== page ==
Chez Bebert did not disappoint for our first evening meal. The place appeared to be full from outside but they found us a table straightaway. As with all the tables in Berber, they are very small but we were lucky to be given a four-seater arrangement so could actually stretch out a little. The menu is simple, either tagine or couscous, with lamb or chicken or both. We chose couscous and, within seconds, a large plate of couscous appeared quickly followed by another even bigger plate of gently casseroled vegetables that included chunky carrots, potatoes and celery. Added to this were two bowls, one of chickpeas and one of white beans. All the vegetables had been cooked in spicy broth. There was also a side dish of harissa to add more heat to suit the palate. And to wash all of this down we had chosen a carafe of Moroccan White and another of Moroccan Red. So within less than five minutes of arriving we were digging in to very tasty food. The meats we had chosen obviously took a little more preparation but even they arrived within about another five minutes.
Our first full day dawned wet and cold. A very short walk took us to one of the café bars at the nearby major crossroads. Breakfast consisted of coffee and fresh bread with jam. Then it was across the road and down into the Metro. We’d decided to revisit the magnificent Frank Gehry designed Fondation Louis Vuitton. Here are a few words from our last visit.
The Fondation Louis Vuitton is a brand new cultural centre built by the wealthiest family business in France. It’s located in the vast urban park of the Bois du Boulogne right next to the Jardin d’Acclimatation, a recreational area with everything from donkey riding to petting llamas. When we visited it was exactly a month old.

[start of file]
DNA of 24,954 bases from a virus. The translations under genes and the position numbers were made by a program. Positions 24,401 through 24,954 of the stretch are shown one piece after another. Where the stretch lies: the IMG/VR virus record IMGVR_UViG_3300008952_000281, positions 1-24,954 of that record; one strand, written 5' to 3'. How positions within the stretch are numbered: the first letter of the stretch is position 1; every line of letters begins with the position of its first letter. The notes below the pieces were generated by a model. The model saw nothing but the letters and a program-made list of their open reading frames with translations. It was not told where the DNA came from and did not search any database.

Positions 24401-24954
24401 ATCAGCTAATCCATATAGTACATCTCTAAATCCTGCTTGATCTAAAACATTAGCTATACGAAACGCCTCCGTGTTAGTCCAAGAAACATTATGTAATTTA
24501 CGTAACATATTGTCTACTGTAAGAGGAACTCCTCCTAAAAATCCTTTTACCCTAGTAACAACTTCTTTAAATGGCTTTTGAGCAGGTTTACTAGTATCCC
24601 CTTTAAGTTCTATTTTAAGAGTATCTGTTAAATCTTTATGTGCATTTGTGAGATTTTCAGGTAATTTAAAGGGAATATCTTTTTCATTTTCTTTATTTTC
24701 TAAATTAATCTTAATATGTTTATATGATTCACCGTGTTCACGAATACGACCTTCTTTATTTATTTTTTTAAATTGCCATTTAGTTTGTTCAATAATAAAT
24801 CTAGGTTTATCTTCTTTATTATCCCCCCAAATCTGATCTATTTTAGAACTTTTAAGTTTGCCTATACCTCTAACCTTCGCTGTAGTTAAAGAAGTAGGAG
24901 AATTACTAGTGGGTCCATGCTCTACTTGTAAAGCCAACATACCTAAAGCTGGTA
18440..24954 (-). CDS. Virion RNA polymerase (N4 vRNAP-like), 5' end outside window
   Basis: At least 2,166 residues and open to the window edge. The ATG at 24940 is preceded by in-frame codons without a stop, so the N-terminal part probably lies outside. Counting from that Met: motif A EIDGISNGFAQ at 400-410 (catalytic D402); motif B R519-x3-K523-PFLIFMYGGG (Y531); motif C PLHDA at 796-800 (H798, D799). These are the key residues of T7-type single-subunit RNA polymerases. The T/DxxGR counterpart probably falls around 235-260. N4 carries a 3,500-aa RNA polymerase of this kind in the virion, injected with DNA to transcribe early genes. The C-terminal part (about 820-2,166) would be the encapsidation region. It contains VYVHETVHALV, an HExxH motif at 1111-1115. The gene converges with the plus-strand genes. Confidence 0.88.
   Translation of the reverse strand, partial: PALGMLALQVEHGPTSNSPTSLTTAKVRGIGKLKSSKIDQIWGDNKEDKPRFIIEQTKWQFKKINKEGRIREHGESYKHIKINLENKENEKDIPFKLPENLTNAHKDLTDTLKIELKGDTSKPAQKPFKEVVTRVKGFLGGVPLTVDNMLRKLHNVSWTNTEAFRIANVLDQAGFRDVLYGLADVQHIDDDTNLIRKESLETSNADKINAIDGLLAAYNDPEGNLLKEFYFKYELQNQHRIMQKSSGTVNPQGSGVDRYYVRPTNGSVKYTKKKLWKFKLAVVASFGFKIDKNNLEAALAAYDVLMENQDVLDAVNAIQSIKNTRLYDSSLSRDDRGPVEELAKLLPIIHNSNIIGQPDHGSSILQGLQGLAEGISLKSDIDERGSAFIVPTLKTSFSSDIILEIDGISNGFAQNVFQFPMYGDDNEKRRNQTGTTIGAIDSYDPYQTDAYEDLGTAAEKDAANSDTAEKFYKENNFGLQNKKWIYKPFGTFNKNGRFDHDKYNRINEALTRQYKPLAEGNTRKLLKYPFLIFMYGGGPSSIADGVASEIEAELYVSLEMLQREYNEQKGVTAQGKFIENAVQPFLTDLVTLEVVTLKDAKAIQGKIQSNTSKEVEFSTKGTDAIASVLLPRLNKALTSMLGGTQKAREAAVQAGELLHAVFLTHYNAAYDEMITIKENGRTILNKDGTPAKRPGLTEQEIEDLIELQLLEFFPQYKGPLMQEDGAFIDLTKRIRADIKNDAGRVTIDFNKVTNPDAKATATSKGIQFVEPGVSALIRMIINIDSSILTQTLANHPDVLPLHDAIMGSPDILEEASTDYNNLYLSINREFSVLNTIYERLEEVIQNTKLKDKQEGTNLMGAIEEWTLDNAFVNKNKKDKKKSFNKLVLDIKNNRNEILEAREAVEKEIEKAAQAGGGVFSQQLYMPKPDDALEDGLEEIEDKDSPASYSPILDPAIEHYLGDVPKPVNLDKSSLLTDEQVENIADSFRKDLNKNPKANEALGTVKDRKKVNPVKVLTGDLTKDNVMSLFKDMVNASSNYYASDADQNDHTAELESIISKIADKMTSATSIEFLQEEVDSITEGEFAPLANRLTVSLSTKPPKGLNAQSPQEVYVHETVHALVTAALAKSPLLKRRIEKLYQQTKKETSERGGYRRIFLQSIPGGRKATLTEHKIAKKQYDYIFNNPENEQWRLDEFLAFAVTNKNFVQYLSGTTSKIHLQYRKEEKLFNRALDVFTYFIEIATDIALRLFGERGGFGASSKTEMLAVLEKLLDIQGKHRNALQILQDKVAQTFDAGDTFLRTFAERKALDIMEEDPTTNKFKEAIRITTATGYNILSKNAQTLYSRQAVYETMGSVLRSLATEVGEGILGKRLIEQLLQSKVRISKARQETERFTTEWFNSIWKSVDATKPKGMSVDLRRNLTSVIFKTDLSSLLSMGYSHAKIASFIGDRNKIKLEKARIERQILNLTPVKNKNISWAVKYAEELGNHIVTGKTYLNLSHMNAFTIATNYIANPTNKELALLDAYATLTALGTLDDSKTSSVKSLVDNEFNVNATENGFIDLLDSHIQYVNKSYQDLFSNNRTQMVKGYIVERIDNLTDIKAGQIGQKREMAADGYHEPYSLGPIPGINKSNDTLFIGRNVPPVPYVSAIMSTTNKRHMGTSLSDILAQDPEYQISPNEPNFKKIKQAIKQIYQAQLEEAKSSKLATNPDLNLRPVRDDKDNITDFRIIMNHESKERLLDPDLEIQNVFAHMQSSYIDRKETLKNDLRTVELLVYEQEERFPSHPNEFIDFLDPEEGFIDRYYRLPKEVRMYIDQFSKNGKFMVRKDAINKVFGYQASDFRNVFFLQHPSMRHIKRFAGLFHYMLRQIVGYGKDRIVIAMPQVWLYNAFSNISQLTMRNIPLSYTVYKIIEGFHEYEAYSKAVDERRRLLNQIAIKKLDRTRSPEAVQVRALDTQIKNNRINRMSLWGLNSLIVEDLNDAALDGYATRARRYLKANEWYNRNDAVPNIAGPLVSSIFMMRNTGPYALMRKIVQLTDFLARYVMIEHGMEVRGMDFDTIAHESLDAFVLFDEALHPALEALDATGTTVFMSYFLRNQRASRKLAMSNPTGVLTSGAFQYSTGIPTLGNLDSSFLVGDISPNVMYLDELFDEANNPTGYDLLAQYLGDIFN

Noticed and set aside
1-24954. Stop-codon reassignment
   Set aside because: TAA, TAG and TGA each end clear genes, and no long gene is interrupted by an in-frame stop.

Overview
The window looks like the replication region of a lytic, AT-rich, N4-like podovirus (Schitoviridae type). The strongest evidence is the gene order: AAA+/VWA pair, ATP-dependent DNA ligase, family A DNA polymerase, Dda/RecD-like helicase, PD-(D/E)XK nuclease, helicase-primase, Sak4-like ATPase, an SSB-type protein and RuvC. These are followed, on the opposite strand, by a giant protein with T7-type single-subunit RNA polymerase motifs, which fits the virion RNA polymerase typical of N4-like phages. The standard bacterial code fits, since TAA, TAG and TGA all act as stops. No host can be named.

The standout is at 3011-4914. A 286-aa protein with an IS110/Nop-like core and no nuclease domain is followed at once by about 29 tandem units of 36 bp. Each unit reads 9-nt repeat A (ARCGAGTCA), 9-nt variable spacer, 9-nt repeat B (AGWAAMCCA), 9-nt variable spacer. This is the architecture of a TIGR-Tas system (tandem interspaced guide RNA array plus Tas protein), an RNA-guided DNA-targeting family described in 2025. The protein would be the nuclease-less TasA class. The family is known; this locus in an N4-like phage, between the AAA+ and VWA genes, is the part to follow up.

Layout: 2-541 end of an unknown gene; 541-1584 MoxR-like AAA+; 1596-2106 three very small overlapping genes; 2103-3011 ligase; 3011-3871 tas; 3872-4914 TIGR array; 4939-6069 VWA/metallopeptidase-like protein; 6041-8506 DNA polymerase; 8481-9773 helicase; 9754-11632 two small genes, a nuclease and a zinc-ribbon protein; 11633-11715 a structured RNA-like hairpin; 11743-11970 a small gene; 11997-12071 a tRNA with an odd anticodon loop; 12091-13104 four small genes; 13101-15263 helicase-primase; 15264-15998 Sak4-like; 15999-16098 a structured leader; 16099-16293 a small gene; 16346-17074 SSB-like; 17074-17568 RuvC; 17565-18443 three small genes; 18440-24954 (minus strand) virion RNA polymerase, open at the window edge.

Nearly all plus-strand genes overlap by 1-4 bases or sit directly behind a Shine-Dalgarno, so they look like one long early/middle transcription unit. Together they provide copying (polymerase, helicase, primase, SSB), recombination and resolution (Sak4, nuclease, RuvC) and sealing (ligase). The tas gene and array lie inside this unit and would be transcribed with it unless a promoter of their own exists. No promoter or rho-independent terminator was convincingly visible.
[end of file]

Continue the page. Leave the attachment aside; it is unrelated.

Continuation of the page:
The building is the work of the renowned architect Frank Gehry. The galleries, auditorium, shop and general public areas are relatively conventional spaces. The outstanding part, from an architectural perspective, is the outer shell which is made out of massive curved sheets of glass that give the overall impression of a large ship ploughing through the ocean. The verisimilitude is enhanced by a water feature that makes one think of rolling waves and, along part of one side, is a large bubble of glass containing golden, papier-mâché or moulded plastic fish. The whole building must be over 200 metres from end to end and 100 metres across.
Visitors are encouraged to go out onto the roofs of the galleries which are of varying heights and interlinked by staircases and causeways. You can virtually walk from bow to stern of the “ship” at a high level. It also gives the opportunity to view and admire the steel and wood structures that support the glass of the outer skin. Scattered along the roofs are small beds of shrubs and a few trees. And should you want a wider perspective, there are gaps that give views out over Paris. Of particular note are the Tour Eiffel and the skyscrapers of La Défense.